At least 25,000 people are missing in Nigeria, including 14,000 children – more than anywhere else in Africa. The terrorist group “Boko Haram” is mainly responsible. The government now wants to react – with a database.
Joshua Audu doesn’t sound hopeful when he talks about the misfortune that happened to him and his family for the thousandth time: “I can’t even say what I’ve been through. It’s an event from one state to another. From one pain to the next.”
ARD Studio Rabat
It all started on September 5, 2014, when gunmen invaded his village, says Audu: “I lost my livelihood, my home, my poultry farm. Thank God I was able to escape with my wife and children. While we were still mourning our loss , my mother died less than a week later. We couldn’t go to her, couldn’t help her. She died of simple malaria.”
Shortly thereafter, his wife’s younger brother also disappeared: “He helps me and is part of my company. So one thing led to another and that’s where I stand today.” Joshua Audu is a so-called IDP, “internally displaced person”. This is what people are called who have been displaced within their own country. There are millions of them in Nigeria.
Nigeria with capital Abuja.
Relatives are desperately waiting for news
This includes the family of Kaltume Mustapha Yarima. She comes from Maiduguri, a city in the northeast of the country. The terror of the Islamist militia “Boko Haram” regularly shakes this region. “I miss my brother, my sister and their four children and my uncle,” says Yarima. On May 18, 2019, his sister left her house – since then there has been no trace of her. “To this day she has not called, we do not know where she is. And my brother – he was the backbone of the family, he took care of everything. Only the Red Cross helps us, they advise us, come to our house. But the government doesn’t do anything,” says Yarima.
Government wants better overview of missing persons cases
That is about to change, Nigeria’s government announced in the capital, Abuja. Because the problem is becoming more and more of an epidemic for the West African country, explains Colonel Sadeeq Garba Shehu, the President’s special assistant for humanitarian affairs: “In Africa we are currently talking about 64,000 people who are missing. And 25,000 of them are missing in Nigeria. It’s a big shock because it’s said we make up more than 60 percent of the missing in Africa.”
Nigeria does not have its own national register of missing persons and is therefore dependent on data from non-governmental organizations such as the International Red Cross. “They do a good job, but that doesn’t release any country from its responsibility to have its own database,” says Shehu. That is why the government will now set up its own missing persons register in order to be able to approach the search in a more targeted manner.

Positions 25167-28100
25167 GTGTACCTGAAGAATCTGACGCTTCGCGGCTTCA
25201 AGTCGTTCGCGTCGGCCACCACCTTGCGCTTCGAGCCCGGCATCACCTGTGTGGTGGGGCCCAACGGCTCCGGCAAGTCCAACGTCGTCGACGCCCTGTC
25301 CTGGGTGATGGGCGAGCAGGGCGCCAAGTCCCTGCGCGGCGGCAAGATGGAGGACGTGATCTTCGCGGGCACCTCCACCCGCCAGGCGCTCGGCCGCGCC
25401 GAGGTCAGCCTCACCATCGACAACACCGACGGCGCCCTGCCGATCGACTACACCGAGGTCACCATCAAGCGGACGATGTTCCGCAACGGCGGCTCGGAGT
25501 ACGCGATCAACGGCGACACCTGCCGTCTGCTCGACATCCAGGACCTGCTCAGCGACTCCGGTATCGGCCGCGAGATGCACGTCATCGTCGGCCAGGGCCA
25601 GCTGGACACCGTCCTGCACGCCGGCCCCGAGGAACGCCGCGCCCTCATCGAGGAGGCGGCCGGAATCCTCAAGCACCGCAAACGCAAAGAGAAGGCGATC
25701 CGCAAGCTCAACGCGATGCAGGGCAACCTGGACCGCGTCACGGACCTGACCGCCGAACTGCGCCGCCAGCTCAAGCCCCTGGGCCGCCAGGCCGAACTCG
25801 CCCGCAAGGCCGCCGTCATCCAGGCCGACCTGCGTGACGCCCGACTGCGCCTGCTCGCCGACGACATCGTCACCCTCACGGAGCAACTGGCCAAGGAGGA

The number of unreported cases is probably much higher
Yann Bonzon from the International Red Cross in Nigeria welcomes the initiative. For two years he has been observing how the situation is getting worse, not only in the north of the country. Terrorism, ethnic conflicts, human trafficking and migration mean that thousands of families are looking for their loved ones. “It’s a very big problem. We, the International Red Cross, have been particularly looking at the north-east of the country, which has been a conflict zone for more than 12 years. We counted more than 25,000 missing people by contacting families.”
This is probably just the tip of the iceberg, says Bonzon: “We probably have far more people missing, not just in the north-east, but across the country, especially in regions affected by insecurity and violence.”
“Boko Haram” is terrorizing the region
And there are many of these regions in Africa’s most populous country. Nigeria’s army has been fighting the Boko Haram terrorist militia for decades. She carries out bloody attacks and kidnaps people, especially children. They are said to make up more than half of the missing people in the country.
In 2014, this even made headlines around the world: in a mass kidnapping in the north-eastern state of Borno, the terrorists from “Boko Haram” kidnapped 276 schoolgirls from the town of Chibok. The #BringBackOurGirls social media campaign found supporters around the world. Some of the girls and young women were later able to escape or were freed, but many of them are still missing. A registry for this growing, unsolved problem is long overdue.
Nigeria: Number of missing rises to 25,000 people
Dunja Sadaqi, ARD Rabat, February 6, 2023 5:01 p.m